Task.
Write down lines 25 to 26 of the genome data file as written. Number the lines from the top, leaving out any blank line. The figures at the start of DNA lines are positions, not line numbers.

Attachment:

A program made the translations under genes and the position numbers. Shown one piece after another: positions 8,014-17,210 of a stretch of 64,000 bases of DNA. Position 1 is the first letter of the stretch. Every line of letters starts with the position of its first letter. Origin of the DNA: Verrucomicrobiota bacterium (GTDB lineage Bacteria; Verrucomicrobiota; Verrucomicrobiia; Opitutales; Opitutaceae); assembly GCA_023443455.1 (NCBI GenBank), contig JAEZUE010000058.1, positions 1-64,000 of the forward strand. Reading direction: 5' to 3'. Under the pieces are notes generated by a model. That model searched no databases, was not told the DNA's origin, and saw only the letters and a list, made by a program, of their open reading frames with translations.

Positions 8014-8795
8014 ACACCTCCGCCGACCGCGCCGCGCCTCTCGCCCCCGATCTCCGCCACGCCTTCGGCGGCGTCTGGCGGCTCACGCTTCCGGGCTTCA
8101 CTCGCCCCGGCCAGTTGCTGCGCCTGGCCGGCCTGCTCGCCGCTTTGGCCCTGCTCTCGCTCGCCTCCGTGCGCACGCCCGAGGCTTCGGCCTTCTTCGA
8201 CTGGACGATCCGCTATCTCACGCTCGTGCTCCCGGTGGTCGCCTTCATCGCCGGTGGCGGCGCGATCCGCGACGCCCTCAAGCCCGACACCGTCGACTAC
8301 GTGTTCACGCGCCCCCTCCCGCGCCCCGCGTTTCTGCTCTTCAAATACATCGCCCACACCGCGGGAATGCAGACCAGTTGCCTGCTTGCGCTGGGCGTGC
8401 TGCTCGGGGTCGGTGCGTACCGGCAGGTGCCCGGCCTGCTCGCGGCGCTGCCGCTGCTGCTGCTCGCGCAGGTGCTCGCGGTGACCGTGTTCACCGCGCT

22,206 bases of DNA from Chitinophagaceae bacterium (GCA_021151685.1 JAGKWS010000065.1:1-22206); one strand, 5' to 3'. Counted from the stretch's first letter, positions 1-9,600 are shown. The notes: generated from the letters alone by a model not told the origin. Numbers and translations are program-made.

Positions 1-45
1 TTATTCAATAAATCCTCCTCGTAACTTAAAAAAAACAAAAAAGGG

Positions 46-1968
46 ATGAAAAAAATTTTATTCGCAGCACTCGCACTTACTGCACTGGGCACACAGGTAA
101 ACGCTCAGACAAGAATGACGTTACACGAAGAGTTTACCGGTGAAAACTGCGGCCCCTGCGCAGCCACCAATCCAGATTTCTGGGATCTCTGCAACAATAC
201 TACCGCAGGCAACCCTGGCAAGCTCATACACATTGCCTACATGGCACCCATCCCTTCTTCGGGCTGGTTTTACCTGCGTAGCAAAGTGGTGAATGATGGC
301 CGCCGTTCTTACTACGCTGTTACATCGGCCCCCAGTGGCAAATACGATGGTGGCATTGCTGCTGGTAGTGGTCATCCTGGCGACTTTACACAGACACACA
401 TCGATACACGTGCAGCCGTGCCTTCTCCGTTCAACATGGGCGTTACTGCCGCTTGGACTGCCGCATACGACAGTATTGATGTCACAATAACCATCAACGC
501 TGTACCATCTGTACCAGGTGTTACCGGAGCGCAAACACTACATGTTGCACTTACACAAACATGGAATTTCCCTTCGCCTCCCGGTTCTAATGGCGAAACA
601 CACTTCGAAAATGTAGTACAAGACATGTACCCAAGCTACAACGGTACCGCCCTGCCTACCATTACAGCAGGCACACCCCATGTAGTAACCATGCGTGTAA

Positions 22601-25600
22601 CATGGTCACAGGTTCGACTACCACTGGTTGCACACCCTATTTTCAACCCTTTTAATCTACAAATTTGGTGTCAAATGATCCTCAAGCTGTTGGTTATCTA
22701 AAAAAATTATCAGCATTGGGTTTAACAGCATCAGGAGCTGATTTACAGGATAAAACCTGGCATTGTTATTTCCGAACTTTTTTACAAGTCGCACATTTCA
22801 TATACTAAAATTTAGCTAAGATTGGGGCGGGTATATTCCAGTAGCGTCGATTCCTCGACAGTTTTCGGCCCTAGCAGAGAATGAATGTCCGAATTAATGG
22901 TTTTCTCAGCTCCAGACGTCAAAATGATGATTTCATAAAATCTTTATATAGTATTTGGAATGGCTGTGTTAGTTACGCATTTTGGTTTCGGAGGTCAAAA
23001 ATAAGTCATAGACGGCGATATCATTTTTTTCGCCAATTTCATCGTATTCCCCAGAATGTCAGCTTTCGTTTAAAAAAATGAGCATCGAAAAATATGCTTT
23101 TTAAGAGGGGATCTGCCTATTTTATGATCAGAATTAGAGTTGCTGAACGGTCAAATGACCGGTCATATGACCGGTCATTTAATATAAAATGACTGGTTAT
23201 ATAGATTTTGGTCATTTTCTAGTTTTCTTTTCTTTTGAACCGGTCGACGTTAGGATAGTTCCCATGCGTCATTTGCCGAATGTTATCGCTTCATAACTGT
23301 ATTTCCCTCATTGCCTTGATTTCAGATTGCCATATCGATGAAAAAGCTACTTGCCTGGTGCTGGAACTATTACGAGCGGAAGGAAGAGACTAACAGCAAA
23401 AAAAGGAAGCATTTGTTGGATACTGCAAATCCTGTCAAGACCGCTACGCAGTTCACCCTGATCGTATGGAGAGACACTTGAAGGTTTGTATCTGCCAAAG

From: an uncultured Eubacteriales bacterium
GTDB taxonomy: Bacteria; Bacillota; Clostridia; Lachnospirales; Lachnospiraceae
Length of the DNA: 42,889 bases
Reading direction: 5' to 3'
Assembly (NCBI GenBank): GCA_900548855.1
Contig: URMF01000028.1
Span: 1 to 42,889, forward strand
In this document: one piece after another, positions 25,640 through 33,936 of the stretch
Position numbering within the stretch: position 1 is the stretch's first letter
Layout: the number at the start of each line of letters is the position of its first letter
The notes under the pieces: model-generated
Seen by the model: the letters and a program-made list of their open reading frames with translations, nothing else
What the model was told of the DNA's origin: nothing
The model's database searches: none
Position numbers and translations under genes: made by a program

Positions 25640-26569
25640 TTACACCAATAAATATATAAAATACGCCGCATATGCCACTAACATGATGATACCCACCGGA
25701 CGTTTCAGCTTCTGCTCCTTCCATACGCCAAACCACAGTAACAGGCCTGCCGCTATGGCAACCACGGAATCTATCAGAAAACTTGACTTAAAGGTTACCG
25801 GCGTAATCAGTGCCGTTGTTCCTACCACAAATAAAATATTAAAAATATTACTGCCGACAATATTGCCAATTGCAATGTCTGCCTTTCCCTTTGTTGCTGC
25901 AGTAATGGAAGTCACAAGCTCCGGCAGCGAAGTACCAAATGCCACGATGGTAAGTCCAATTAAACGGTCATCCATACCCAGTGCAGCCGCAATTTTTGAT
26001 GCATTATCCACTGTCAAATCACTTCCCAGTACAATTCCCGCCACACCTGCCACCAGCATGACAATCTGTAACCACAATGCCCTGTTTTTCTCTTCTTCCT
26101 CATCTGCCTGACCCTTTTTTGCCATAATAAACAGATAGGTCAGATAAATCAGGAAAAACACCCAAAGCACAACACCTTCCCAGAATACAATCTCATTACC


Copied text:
23101 TTAAGAGGGGATCTGCCTATTTTATGATCAGAATTAGAGTTGCTGAACGGTCAAATGACCGGTCATATGACCGGTCATTTAATATAAAATGACTGGTTAT
23201 ATAGATTTTGGTCATTTTCTAGTTTTCTTTTCTTTTGAACCGGTCGACGTTAGGATAGTTCCCATGCGTCATTTGCCGAATGTTATCGCTTCATAACTGT